USICS Revives 540-Day Automatic Extension of EADs

Today, April 4, 2024, USCIS announced a temporary final rule increasing the automatic extension period of certain employment authorization documents (EADs) from 180 days to 540 days! This measure restores a pandemic-era flexibility, and helps to protect the continuity of America’s workforce.

During Covid the so-called “automatic extension” of the EAD that previously lasted 180 days was increased to 540 days. That accommodation ended October 26, 2023, and the period of the automatic extension reverted to 180 days on October 27, 2023. Today’s action reinstates the 540-day automatic extension retroactively to renewals filed on or after October 27, 2023. In other words, it simply reverses the return to a 180-day extension leaving in placet he 540-day extension.

USCIS Director Ur M. Jaddou reports, “Over the last year, the USCIS workforce reduced processing times for most EAD [eligibility] categories, supporting an overall goal to improve work access to eligible individuals. However, we also received a record number of employment authorization applications, impacting our renewal mechanisms.”


The EAD card on its face has a “category” designation followed by letters and numbers, such as (c)(09). The category references a regulation. The sub-regulation (c)(09), for example, means the employee is eligible for the employment authorization, because he has an application for adjustment of status (green card) pending. Employers don’t need to know what the categories reflect, but they must know whether the category is one that qualifies for the 540-day extension.

The extension to 540 days is available to the following eligible individuals, so long as they submitted their EAD renewal applications on or after October 27, 2023, as shown by the “receipt date” on the USCIS-issued receipt notice, and also provided the receipt notice shows the new EAD application is in the same category as the one shown on the expired or expiring card. The categories that qualify for the 540-day automatic extension are:

  • (a)(3), Refugee
  • (a)(5), Asylee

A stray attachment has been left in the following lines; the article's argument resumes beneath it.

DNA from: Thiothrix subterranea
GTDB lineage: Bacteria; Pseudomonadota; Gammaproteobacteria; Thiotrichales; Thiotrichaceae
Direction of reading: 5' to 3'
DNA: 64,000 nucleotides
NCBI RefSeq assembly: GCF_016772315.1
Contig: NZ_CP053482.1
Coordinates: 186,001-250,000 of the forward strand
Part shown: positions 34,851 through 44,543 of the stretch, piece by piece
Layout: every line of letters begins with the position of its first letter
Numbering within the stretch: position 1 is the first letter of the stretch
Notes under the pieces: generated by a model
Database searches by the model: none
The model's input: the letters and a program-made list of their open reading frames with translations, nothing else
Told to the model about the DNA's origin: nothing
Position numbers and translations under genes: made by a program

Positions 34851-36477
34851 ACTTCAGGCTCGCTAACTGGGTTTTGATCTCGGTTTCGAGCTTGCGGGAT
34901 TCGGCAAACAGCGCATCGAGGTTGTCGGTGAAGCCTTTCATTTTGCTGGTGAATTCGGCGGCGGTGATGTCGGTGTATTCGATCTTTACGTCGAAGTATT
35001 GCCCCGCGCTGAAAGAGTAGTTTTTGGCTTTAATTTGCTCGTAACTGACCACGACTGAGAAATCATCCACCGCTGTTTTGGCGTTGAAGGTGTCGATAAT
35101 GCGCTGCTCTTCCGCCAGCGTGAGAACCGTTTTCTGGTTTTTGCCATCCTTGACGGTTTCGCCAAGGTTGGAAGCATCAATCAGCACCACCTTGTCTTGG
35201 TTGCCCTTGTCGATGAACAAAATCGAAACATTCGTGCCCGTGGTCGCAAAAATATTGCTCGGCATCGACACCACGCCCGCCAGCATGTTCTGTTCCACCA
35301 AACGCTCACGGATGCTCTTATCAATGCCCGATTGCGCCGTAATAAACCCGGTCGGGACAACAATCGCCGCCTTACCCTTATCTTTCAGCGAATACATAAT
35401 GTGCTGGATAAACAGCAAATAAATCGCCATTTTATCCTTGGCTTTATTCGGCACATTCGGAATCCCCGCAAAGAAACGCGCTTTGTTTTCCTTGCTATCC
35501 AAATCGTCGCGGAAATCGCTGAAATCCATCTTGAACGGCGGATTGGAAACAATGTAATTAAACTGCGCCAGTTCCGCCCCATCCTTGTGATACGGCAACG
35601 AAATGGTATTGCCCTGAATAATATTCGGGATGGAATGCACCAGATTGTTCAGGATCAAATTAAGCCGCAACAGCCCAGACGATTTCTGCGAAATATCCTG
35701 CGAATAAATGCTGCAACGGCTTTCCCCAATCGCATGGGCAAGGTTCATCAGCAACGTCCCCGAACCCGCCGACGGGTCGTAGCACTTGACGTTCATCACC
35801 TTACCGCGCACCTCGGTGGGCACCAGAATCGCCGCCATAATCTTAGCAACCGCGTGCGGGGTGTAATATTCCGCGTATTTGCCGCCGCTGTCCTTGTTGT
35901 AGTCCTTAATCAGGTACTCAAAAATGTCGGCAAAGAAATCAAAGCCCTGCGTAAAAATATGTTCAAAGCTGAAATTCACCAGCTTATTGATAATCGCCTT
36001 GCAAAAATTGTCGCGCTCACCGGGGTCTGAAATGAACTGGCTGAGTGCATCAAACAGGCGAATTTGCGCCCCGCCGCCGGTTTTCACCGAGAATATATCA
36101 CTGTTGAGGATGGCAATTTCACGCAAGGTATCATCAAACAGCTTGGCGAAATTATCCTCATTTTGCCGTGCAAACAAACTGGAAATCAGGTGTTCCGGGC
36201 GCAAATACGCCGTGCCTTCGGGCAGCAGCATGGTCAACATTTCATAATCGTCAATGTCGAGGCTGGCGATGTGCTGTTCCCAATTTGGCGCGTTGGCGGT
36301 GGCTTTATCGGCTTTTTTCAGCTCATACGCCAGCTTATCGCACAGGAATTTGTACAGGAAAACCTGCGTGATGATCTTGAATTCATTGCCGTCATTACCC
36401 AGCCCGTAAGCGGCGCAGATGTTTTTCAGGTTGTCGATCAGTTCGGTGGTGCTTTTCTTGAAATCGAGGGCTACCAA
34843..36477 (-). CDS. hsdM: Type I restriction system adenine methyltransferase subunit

• (a)(7), N-8 or N-9
  • (a)(8), Citizens of Micronesia, Marshall Islands, or Palau
  • (a)(10), Withholding of Deportation or Removal Granted
  • (a)(12), Temporary Protected Status (TPS) Granted
  • (a)(17), Spouse of principal E nonimmigrant with an unexpired I-94 showing E (including E-1S, E-2S andE-3S) nonimmigrant status
  • (a)(18), Spouse of principal L-1 Nonimmigrant with an unexpired I-94 showing L-2 (includingL-2S) nonimmigrant status
  • (c)(8), Asylum application pending
  • (c)(9), Pending adjustment of status under Section 245 of the Immigration and Nationality Act
  • (c)(10), Suspension of Deportation Applicants (filed before April 1, 1997)
    Cancellation of Removal Applicants
    Special Rule Cancellation of Removal Applicants Under NACARA
  • (c)(16), Creation of Record (Adjustment Based on Continuous Residence Since January 1, 1972)
  • (c)(19), Pending initial application for TPS where USCIS determines applicant is prima facie eligible for TPS and can receive an EAD as a “temporary treatment benefit”.
  • (c)(20), Section 210 Legalization (pending Form I-700)
  • (c)(22), Section 245A Legalization (pending Form I-687)
  • (c)(24), LIFE Legalization
  • (c)(26), Spouses of certain H-1B principal nonimmigrants with an unexpired I-94 showing H-4 nonimmigrant status
  • (c)(31, VAWA Self-Petitioners


These are the only EAD categories receiving the automatic extension at this time. This does not apply to lawful temporary residents, students on OPT, DACA recipients, spouses or dependents of A-1 orA-2 visa holders, or those who are in the U.S. under the Family Unity Program.  It is important to note that DACA and other categories do not qualify for the540-day automatic extension.